A group of Italian architects are resurrecting parts of the war-ravaged ancient Syrian city of Palmyra by recreating the 2,000-year-old Triumphal
A group of Italian architects are resurrecting parts of the war-ravaged ancient Syrian city of Palmyra by recreating the 2,000-year-old Triumphal Arch from the Temple of Bel – much of which was destroyed by the Islamic State (ISIL) over the past year.
The 3D robotic printers are being used to print the arch in Italy’s Carrara mountains so as to bring the historic ruins back to life. Later this month, it will go on display in London’s Trafalgar Square and New York’s Times Square before being taken to Palmyra.
Thousands of images of the ruins have been used to create 3D mapping – and alongside the latest technology, master craftsmen make the finishing touches.
“We sometimes think about if we were in the position of the Syrian people. We would like to have this. Our monuments, as Italians, also are very important for us these kind of monuments and the relation that we have with our place,” said Giacomo Massari, founder of TorArt, a contemporary art studio.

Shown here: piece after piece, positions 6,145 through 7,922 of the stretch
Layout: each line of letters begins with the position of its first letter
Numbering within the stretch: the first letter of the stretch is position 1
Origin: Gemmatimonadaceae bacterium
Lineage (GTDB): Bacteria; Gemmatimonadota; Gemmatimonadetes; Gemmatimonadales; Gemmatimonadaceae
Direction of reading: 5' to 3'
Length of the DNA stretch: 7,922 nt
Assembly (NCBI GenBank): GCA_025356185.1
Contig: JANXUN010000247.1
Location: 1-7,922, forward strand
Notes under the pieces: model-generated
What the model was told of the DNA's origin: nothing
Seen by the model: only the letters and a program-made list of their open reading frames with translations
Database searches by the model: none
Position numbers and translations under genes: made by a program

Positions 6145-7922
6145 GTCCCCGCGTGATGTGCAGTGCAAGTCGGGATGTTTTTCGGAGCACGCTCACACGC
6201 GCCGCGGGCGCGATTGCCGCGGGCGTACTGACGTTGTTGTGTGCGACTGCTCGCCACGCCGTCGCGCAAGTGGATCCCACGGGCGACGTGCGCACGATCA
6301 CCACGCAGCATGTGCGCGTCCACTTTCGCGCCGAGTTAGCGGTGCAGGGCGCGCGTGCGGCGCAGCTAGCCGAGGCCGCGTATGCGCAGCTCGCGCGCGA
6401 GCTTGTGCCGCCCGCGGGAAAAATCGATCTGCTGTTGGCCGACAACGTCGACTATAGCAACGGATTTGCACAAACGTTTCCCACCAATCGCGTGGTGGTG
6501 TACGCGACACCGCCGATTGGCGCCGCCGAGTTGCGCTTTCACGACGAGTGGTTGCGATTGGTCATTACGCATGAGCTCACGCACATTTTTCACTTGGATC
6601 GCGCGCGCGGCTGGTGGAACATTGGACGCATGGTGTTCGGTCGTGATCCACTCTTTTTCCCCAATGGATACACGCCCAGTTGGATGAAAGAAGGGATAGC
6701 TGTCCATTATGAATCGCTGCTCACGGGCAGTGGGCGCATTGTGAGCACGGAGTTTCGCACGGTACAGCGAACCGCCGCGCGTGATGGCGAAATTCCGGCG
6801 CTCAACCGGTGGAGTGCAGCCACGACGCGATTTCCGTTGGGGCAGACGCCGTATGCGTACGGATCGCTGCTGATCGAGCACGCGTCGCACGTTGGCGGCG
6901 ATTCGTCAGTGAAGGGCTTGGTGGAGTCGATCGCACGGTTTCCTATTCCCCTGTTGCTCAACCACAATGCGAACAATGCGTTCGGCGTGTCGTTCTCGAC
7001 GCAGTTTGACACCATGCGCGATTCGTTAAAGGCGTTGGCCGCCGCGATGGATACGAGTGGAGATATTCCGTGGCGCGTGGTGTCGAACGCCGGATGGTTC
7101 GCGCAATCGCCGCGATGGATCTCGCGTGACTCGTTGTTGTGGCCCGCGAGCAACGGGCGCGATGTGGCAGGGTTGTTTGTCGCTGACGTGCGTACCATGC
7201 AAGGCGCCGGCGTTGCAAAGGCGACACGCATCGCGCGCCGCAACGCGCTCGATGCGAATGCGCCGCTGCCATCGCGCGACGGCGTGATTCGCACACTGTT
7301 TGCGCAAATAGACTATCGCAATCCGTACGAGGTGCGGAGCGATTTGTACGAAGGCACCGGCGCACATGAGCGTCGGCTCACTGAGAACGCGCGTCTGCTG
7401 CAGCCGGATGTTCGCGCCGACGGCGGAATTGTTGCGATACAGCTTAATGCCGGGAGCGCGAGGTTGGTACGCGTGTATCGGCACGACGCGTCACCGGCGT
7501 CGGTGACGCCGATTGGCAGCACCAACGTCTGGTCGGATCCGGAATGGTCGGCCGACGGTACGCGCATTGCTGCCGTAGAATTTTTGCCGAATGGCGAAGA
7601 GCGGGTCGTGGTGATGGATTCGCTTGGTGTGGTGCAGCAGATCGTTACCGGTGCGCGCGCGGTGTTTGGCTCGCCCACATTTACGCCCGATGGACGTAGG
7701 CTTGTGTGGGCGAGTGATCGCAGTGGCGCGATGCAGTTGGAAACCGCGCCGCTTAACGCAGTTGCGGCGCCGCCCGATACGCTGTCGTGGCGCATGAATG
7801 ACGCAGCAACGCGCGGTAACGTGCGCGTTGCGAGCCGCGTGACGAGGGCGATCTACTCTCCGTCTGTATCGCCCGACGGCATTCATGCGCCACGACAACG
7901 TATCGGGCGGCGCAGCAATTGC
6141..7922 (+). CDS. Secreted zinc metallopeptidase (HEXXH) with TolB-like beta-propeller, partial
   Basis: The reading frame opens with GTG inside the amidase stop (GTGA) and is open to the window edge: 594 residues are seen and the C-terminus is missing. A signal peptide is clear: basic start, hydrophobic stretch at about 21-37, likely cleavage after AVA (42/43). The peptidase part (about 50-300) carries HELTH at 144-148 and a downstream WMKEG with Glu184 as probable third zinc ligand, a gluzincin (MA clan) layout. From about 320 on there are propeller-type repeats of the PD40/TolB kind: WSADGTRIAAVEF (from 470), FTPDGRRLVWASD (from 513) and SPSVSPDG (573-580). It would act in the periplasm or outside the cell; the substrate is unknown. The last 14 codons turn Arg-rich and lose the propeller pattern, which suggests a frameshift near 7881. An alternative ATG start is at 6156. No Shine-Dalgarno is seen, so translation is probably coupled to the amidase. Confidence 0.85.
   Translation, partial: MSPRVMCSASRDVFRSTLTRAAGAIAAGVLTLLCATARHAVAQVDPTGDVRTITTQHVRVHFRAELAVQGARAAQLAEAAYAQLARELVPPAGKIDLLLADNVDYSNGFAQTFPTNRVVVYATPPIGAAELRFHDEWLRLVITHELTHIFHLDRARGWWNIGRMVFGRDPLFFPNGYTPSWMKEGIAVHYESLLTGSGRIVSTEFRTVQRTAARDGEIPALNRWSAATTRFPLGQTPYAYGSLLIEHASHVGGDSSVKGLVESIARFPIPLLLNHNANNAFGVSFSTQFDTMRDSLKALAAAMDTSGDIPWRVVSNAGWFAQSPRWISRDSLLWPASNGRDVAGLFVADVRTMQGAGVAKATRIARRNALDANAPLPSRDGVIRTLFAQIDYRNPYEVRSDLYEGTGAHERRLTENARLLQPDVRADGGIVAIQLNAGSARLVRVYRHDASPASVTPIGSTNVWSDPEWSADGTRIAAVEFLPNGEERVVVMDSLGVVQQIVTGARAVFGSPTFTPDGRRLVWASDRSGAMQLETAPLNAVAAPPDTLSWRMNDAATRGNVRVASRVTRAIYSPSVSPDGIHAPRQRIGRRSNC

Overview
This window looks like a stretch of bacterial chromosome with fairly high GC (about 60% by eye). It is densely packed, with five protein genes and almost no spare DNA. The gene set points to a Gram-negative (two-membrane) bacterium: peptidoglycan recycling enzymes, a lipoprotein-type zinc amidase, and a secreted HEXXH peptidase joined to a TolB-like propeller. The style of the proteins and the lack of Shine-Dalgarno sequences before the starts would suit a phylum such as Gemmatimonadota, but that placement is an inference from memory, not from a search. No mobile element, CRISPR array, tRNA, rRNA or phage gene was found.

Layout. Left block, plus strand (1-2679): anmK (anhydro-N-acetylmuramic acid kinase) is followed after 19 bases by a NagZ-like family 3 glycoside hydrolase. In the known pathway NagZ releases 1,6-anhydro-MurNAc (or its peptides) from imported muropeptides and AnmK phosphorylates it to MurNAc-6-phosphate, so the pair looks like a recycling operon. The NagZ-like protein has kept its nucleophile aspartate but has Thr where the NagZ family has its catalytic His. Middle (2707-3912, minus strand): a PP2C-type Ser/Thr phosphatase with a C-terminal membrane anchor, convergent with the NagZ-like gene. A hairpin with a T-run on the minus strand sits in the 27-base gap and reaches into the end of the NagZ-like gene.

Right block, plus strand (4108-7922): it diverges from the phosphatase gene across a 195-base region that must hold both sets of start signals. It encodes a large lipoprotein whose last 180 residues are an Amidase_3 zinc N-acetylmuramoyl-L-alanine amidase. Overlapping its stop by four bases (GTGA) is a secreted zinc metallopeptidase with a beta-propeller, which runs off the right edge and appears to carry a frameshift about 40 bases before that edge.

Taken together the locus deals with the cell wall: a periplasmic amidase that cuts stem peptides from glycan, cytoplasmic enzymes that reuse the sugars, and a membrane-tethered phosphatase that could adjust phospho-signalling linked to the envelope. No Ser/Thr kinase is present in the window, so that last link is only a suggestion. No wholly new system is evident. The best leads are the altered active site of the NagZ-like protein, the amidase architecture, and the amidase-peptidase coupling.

The project is managed by the Institute for Digital Archeology, a joint venture by Harvard University, the University of Oxford and Dubai’s Museum of the Future.
Once reconstructed, the arch will stand nearly six meters, but the people behind this project believe they can recreate more than just one ruin which has been destroyed by ISIL.